In the audience were Joan Ganz Cooney, Deeda Blair, Mary Wells Lawrence, Joni Evans, Lesley Stahl, Dr. Holly Andersen, Jeanne Vanderbilt, Gillis MacGill, Ellen Levine and Harriet and Ron Delsener, to name a few---I can't even count. The honcho of this event was Elizabeth Peabody, who is following in the footsteps of her sainted late mother - AIDS activist Judy--and of her father's Sam's distinguished Massachusetts family.
Elizabeth has turned the Maria Droste Counseling Services into a glamour fund-raising event that raises much more money than its good works had ever seen before. You can catch this demon philanthropist in the May issue of Town & Country on the back page cuddling her own "Sophie." (She said, "I didn't tell Bette that I had a dog with the same name as her daughter!")
Later this week, I will be writing lots of news about Bette Midler and what she has in the works charity-wise and otherwise. I think she is the most energetic, happening and creative artist in our midst.
- GOOD NEWS! We are happy that the reports of Maggie Smith's departure from "Downton Abbey" are greatly exaggerated. Indeed, the actress will continue with the PBS hit that has enraptured Britain and the United States.
- I NEVER thought I'd see another interpretation of the doomed Anne Boleyn to equal Genevieve Bujold's spectacular Oscar-nominated turn in "Anne of the Thousand Days" opposite Richard Burton. But during the run of Showtime's "The Tudors" I discovered delicious Natalie Dormer, and if she didn't eclipse Bujold, she sure gave her a run for the chopping block.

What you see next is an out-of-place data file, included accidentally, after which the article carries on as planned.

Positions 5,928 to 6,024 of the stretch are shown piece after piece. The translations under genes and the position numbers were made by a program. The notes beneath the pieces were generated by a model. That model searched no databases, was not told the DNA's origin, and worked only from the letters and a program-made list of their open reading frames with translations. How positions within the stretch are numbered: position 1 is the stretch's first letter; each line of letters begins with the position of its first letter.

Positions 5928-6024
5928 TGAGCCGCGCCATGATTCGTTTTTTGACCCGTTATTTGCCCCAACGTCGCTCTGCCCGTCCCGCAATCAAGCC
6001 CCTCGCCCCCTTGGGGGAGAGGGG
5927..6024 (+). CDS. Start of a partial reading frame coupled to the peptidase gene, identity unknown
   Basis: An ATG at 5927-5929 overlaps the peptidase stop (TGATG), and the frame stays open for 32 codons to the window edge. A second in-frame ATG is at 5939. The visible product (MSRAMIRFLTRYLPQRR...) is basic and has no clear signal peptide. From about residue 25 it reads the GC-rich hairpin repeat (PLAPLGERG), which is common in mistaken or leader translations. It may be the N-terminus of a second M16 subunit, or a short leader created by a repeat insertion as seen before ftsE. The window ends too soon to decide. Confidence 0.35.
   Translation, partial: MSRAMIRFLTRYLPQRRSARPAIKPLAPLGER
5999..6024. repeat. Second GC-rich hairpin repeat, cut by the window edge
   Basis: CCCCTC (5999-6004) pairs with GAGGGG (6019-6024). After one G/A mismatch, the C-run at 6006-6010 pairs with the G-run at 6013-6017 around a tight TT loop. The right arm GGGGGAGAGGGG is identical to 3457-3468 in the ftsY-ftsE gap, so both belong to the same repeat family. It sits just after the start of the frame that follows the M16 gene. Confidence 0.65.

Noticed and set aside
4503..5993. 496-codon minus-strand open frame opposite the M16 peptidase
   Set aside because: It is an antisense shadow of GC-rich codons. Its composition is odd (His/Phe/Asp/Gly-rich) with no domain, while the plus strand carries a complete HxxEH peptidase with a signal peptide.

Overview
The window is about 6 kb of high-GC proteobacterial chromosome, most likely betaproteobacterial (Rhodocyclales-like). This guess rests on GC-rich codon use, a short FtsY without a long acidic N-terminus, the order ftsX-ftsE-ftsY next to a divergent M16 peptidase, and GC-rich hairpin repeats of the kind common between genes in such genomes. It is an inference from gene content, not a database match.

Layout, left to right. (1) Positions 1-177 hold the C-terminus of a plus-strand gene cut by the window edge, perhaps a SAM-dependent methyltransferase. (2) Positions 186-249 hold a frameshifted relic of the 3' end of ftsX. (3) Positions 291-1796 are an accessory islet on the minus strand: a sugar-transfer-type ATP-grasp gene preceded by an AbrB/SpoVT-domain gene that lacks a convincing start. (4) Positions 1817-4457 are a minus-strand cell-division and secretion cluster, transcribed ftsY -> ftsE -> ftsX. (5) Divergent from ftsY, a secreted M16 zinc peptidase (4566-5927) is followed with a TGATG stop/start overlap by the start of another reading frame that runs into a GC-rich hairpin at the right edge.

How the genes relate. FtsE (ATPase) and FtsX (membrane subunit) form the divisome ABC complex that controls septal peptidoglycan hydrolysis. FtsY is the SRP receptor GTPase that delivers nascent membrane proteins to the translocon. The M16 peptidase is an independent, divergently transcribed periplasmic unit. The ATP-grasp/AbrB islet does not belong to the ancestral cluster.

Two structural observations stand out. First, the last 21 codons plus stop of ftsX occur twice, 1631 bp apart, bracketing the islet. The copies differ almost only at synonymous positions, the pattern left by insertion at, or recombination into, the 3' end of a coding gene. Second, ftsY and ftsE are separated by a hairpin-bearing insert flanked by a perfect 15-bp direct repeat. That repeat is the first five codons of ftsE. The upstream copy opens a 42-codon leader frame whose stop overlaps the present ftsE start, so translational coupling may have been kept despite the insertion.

I've tried to keep track of the fascinating-looking Miss Dormer, and now I see she is back on cable in another big series. This time, HBO's massive success, "Game of Thrones." She plays a young woman named Margaery Tyrell, who understands completely what she must do to produce an heir. Her hubby prefers boys, most especially her own brother. But Margaery, after a few futile attempts to rouse her spouse, slyly suggests, "Perhaps you'd like to start off with my brother?" A sophisticated, level-headed princess, I hope she sticks around.
Miss Dormer also had a small role in Madonna's "W.E." movie. She played Elizabeth Bowes-Lyon, the future Queen Mother of England. Madonna was much impressed. "I love her face! I love to watch her. She does amazing things," Madonna said to me. She added, "Natalie had other scenes that were great. But the first cut was really long, and we had to sacrifice her. But, maybe she'll be back in the director's version, on DVD."
- I AM going to do the cast and the director of the coming movie "The Raven" a favor. I'm not going to mention anybody's name. This is a film based on the tales of Edgar Allan Poe, but if you see it, you'll leave the theater screaming for those old Vincent Price entries in the same genre. Honestly, this "Raven" is just awful, though the basic idea was interesting. At one point, a young lady is being buried alive, "Why are you doing this to me, why?" she whimpers several times. From the audience came a response, "because you are a terrible actress."
Only one actor showed any flair, the villain of the piece. I'll try to remember his name and hope he fares better in the future.
A couple of years ago, the leading man of this unfortunate effort made a movie about the end of the world coming in 2012. Well, here we are, and his Armageddon has arrived in the form of "The Raven."